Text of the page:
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iPhone worm plays prank, but signals danger ahead

A prank worm circulating over jailbroken iPhones in Australia could signal increasing risks for mobile phone users.

This is the first worm to impact the mobile device, researchers said.

Users can be infected if they jailbreak the phone -- meaning they unlock the device to allow for the installation of unauthorized software -- and fail to change the default SSH password, Jamie de Guerre, CTO of messaging security firm Cloudmark, told on Monday.

An attacker installs the worm over the SSH port by probing the phone's TCP connection, he said.

"If the user has jailbroke their phone and didn't change the default SSH password, then they don't have to take any action to get infected," de Guerre said.

Once installed, the worm first changes the device's wallpaper to a photo of 1980s pop star Rick Astley, a common internet ruse known as "Rickrolling." Next, the device attempts to propagate to other jailbroken devices in which the user has not changed the SSH password.

The worm, which contains four variants, does not attempt to steal any personal information or perform any malicious acts, according to Sophos. It appears to have been written as an experiment, and the security firm was not aware of any outbreaks outside of Australia. However, a blog post on Intego, a Mac security firm, said Monday that the worm appears to have spread elsewhere.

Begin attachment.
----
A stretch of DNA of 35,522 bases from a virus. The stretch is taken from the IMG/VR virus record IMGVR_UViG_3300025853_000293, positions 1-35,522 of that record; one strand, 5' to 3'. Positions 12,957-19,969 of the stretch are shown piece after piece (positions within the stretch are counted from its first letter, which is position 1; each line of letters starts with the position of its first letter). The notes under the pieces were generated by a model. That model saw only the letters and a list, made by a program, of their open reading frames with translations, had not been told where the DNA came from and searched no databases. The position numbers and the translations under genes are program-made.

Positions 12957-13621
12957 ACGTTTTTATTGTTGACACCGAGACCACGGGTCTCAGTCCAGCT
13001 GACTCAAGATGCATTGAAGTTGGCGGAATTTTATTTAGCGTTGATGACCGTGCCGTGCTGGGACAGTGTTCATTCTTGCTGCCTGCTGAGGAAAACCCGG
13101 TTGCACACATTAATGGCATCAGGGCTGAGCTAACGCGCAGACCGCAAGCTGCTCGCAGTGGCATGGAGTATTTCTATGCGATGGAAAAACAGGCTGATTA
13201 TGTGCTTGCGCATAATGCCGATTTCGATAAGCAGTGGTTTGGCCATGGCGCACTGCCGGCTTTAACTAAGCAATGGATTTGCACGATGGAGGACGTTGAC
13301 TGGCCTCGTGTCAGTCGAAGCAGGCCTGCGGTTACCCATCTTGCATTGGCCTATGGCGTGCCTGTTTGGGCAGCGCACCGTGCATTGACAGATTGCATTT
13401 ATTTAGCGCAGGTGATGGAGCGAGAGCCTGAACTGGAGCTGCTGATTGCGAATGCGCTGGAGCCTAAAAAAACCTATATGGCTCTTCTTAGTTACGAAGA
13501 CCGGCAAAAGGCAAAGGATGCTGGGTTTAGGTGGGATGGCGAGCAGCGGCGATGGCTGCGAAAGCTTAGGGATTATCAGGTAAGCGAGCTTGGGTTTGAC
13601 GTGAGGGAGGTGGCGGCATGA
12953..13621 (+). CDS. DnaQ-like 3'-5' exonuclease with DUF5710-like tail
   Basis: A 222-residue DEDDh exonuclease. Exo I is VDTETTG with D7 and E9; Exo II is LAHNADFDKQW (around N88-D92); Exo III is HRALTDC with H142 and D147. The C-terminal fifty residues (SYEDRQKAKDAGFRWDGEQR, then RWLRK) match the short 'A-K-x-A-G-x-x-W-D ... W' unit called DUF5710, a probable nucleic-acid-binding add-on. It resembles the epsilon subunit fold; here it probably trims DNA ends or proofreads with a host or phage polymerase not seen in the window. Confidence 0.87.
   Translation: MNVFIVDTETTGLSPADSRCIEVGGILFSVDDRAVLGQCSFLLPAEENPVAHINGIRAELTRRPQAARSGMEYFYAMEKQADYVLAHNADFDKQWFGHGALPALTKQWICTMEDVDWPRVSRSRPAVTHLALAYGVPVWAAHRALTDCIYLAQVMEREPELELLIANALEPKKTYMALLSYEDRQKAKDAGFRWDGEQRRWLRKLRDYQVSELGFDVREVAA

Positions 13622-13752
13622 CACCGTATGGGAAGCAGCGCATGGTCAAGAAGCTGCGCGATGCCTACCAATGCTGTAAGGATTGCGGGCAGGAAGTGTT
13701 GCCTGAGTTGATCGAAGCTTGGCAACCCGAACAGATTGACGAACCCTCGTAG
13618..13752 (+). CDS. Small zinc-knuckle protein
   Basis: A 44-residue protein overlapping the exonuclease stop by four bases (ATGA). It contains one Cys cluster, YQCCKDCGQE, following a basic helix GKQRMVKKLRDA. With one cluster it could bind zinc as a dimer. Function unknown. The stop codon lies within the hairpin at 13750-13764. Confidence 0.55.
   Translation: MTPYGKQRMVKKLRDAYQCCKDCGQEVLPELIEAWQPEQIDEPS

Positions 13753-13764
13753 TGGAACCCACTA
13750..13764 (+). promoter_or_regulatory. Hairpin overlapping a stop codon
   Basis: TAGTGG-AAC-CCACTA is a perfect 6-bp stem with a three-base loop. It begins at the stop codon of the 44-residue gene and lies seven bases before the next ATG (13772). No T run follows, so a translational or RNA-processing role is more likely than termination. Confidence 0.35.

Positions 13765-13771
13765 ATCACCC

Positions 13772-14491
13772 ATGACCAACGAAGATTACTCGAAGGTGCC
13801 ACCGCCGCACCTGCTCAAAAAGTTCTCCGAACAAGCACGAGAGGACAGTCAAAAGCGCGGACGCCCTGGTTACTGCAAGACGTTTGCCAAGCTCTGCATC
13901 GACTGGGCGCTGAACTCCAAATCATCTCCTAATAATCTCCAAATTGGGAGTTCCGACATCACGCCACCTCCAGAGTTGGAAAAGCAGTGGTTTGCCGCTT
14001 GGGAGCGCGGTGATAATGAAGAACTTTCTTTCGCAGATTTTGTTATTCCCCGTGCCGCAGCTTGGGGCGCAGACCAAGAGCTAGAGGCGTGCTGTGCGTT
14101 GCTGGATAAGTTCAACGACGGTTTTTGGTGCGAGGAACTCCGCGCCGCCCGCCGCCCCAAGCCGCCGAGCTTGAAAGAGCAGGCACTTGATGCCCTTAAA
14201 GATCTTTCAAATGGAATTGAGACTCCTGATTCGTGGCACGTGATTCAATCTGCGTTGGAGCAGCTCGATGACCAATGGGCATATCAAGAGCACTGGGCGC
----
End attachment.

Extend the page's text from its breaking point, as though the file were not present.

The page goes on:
Experts said that although the worm does not appear to do any harm -- except for draining battery power as it attempts to spread to other phones -- it could be a sign of things to come.

"This says there's more focus on mobile [devices] from the attacker community," de Guerre said.

An Apple spokesperson did not respond to a request for comment on Monday.

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